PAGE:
Saturday, August 06, 2005
'Blink'; The power of not thinking!
Malcolm Gladwell :'Don't think - blink'
There has been a lot written about the importance of higher order thinking (HOT); of solving problems by rationality. There are others that feel this ‘Western’ desire to solve problems rationally needs to balanced by a more ‘reflective’ style of thinking – more Zen and less zest!
Now we have a new concept ‘thin slicing’ or the power of ‘snap’ judgments. Malcolm Gladwell in his new book ‘Blink’ outlines this ‘power of thinking without thinking’.
Gladwell writes that in a ‘blink’ we can, by drawing on our stored memory of experience, make very accurate decisions. In some case we can’t say why we ‘feel’ it to be right but it is. For people, with hard earned expertise in any field, can make sophisticated judgments in a flash and be overwhelmingly right.
For example a quick look around a person’s home, library, music and personal belongings, will provide more accurate information about a candidate than a formal interview. For an expert a glance in classroom is enough to assess if the teacher is creative or whatever you are looking for. Patients 'thin slice' their doctors and vice versa and the same applies between teacher and student. Allowing more time rarely alters the first impression. Experts in any field just know and often can’t explain what they know. Firemen, wine tasters, tennis players and policemen all have to make decisions without thinking!
Out ability to ‘thin slice’ can get hijacked by unconscious prejudice. Policemen teachers and students can fall into this trap. Racism affects many of us even if we feel we are not biased and good looks, or surface features, can fool us as well – in situations like this Gladwell believes we should analyze our hidden assumptions to consider why we made the wrong decision and keep it mind for next time.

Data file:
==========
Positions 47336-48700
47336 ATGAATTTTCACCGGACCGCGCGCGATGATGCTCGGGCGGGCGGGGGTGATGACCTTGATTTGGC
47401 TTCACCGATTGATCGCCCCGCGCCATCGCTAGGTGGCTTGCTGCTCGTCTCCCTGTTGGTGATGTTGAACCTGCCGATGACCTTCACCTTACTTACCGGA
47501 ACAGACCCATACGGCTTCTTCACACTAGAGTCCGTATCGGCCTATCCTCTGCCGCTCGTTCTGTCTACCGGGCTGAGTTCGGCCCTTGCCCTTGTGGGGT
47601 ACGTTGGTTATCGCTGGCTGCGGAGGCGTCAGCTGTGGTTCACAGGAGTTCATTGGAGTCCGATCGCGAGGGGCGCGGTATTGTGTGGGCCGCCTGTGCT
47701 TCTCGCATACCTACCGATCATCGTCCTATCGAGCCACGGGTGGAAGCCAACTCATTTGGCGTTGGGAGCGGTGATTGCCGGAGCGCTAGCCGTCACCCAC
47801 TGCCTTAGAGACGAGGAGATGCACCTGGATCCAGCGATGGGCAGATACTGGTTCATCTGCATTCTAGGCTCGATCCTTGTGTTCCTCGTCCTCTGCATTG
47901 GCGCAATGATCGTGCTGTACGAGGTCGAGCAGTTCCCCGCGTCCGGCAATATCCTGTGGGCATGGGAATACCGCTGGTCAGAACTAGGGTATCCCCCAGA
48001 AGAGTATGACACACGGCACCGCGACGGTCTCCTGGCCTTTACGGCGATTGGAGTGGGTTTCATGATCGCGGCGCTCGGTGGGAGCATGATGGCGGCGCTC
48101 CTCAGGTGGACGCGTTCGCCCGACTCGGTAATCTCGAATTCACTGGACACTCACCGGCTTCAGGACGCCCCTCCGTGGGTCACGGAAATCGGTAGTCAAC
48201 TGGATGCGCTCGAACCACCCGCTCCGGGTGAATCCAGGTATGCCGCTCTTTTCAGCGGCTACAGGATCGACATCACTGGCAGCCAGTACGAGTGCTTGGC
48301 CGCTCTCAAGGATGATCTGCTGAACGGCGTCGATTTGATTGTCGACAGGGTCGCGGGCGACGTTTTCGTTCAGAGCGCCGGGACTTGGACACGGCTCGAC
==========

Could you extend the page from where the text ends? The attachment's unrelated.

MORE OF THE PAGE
Experts in any field can take in an amazing amount of information without even being aware of it. If however teachers are asked to consider their intentions for every lesson, and record evidence about teaching acts, this 'slow planning' will destroy their intuitive skill. They will, in the process,lose valuable insights, becoming poorer teachers in the process.
Expertise and experience improves this ability and the insights gained will be more valuable than the suggestions of academic researchers with their considered ‘best practices’. Gladwell writes that you can focus so much on the processes and procedures that you can lose sight of the task. Collecting endless data or evidence can create the same problem. Such caution ad consideration can kill qualities of creativity and risk taking which always requires working with limited information. Less is more; too much information destroys creative thinking.
‘Snap ‘judgments can be made in ‘snap’ because they are frugal – and this frugality must be protected if we want to avoid being drowned in information.
Expertise in any field is a hard earned gift and must be protected from the imposed mindsets of the distant technocrats who are divorced from the messy immediacy of reality. Only experience and passion can develop the facility of making such informed judgments.
Pressing for too much detail, or planning, or the asking for evidence, can make teachers 'autistic', unable to pick up the fleeting clues that mean so much in a world based on relationships.
This ability to ‘thin slice’ and pick up insight in ‘blink’ is one of the most powerful we posses. Gladwell believes we can all hone this instinctive ability to bring out the best in us and in the process transform our relationships and organizations. School is the obvious place to protect and develop this ability. Unfortunately much of what teachers are currently asked to do run counter to developing such a vital survival skill.
Read his book.
You will never think about thinking the same way again.